Alone — or not — in the middle of nowhere

Michael Johansen
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An unwelcome visitor came into my campsite when I was away. He left it in a shambles.

He first stepped on one of the tarps that make up my shelter and put his foot through a tent beneath it, ripping both. Then he took out the rope holding up the tarp frame and toppled several logs right onto the nylon tent. The light flexible poles couldn’t hold the weight and both broke.

It was an accident. I understand that. What I don’t get is why afterwards he smashed my four-cup coffee press. I’d cleaned it out thoroughly, but I suppose when you’re jonesing for java even the slightest aroma drives you crazy.

The visitor left a calling card. The bear, as he clearly was, had deposited a big mound of droppings right on the trail — either on his way in, or on his way out; I couldn’t tell. Since he found nothing to eat in the camp, I’m hoping he won’t be back. So far, I haven’t seen him.

However, plenty of other creatures have come by since he was here — none of them as destructive. Well, not destructive to me. The first I saw the night after my return was a ferret holding a dead something (like a large mouse or a baby rabbit) in his mouth. The ferret was just passing through. He skirted past my newly repaired tent and cut beneath the floor of my cabin-under-construction without seeing me watching him from above. He quickly disappeared into the Labrador tea with his supper.

The following evening a rabbit hopped right into camp and didn’t seem to be in any particular hurry to hop out again. Instead, he first crawled down the canoe launch to the lake, where he presumably had a drink and a bath (it had been a very hot day), and then he returned up top to nibble on some plants that grew around the building site. He didn’t seem at all bothered by the BTO music playing on the radio.

The evening after that, it was a large porcupine’s turn to pay a visit, although he was much less sociable than the rabbit. He skulked in the shadows beyond my campfire until I started putting stuff away for the night. When I saw him, he scurried underneath the cabin to hide. He must have wandered off sometime in the night. I don’t mind porcupines, but I don’t want them chewing on the juniper logs I use as a foundation.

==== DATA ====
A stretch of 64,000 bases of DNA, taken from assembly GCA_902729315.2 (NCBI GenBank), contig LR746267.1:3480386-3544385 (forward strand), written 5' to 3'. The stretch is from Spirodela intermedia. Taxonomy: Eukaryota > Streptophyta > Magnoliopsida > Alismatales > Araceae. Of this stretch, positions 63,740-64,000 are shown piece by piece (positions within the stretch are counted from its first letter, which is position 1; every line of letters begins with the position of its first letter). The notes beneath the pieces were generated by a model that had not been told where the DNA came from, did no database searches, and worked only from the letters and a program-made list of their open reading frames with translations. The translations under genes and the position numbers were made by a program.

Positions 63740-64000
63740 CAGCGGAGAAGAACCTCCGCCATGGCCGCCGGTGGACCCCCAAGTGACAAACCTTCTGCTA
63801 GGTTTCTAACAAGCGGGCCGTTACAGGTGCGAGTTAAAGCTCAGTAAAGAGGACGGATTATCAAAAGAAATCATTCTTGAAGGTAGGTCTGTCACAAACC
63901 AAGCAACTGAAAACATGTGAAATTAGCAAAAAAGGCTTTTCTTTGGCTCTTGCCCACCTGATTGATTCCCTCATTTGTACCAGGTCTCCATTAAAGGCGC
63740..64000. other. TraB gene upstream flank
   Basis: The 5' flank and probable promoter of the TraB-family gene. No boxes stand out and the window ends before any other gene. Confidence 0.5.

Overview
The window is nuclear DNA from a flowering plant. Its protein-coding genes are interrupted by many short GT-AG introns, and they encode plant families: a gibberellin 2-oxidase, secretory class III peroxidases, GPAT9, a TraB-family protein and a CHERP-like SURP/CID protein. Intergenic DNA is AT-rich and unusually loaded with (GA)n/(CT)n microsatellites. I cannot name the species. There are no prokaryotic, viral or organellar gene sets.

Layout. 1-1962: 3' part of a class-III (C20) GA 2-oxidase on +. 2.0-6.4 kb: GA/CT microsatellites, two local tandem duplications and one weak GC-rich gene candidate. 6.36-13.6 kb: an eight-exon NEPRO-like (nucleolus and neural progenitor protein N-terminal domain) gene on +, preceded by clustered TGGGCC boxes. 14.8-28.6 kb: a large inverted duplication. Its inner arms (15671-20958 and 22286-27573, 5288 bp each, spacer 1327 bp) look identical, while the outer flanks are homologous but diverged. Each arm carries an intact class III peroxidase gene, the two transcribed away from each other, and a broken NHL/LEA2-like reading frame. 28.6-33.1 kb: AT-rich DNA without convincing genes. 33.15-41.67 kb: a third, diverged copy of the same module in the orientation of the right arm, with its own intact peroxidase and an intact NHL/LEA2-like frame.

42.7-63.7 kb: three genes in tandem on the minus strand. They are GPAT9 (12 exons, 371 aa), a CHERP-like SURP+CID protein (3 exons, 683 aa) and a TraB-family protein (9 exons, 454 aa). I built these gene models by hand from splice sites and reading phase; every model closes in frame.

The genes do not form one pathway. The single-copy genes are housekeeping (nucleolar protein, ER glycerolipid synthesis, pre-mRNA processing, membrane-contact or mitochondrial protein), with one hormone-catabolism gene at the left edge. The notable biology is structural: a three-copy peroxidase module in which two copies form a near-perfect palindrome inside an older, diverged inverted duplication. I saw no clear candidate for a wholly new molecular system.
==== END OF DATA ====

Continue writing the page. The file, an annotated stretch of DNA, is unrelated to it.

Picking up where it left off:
A whiskeyjack was here the day I found the bear’s mess. The bird flitted from tree to tree when I inspected the damage, chittering the whole time as if it was an eye-witness eager to tell me everything. In truth, it was probably just hoping for food, but I gave it no more than the bear got.

The most numerous visitors are the nightly toads. It’s difficult to say how many there are because either there’s a couple of dozen chasing bugs, or there’s only two or three that get around really fast.

A couple of bats also come out at night to hunts insects. One night, they seemed to fly in formation, one bat following the other a little behind and to the side, the two of them swooping together between the trees and the buildings, over the water and back again, and finally out into the night.

I have some neighbours who have never come into the camp. One day, a beaver swam right past the point and later we met on the water. He had to swim a semi-circle around my canoe to get back onto his original course. He only became alarmed when I turned the boat towards him.

My favourites are a pair of loons who swim every day and call every night. Their nest on the other side of the bay had contained two large brown eggs on Canada Day, but now they’re gone. I hope the bear didn’t eat them.

“Don’t you go crazy out there alone?” I’ve been asked.

Crazy, maybe, but alone? No chance for that. I’m just glad Labrador doesn’t have skunks.


Michael Johansen is a writer living in Labrador.

Geographic location: Labrador

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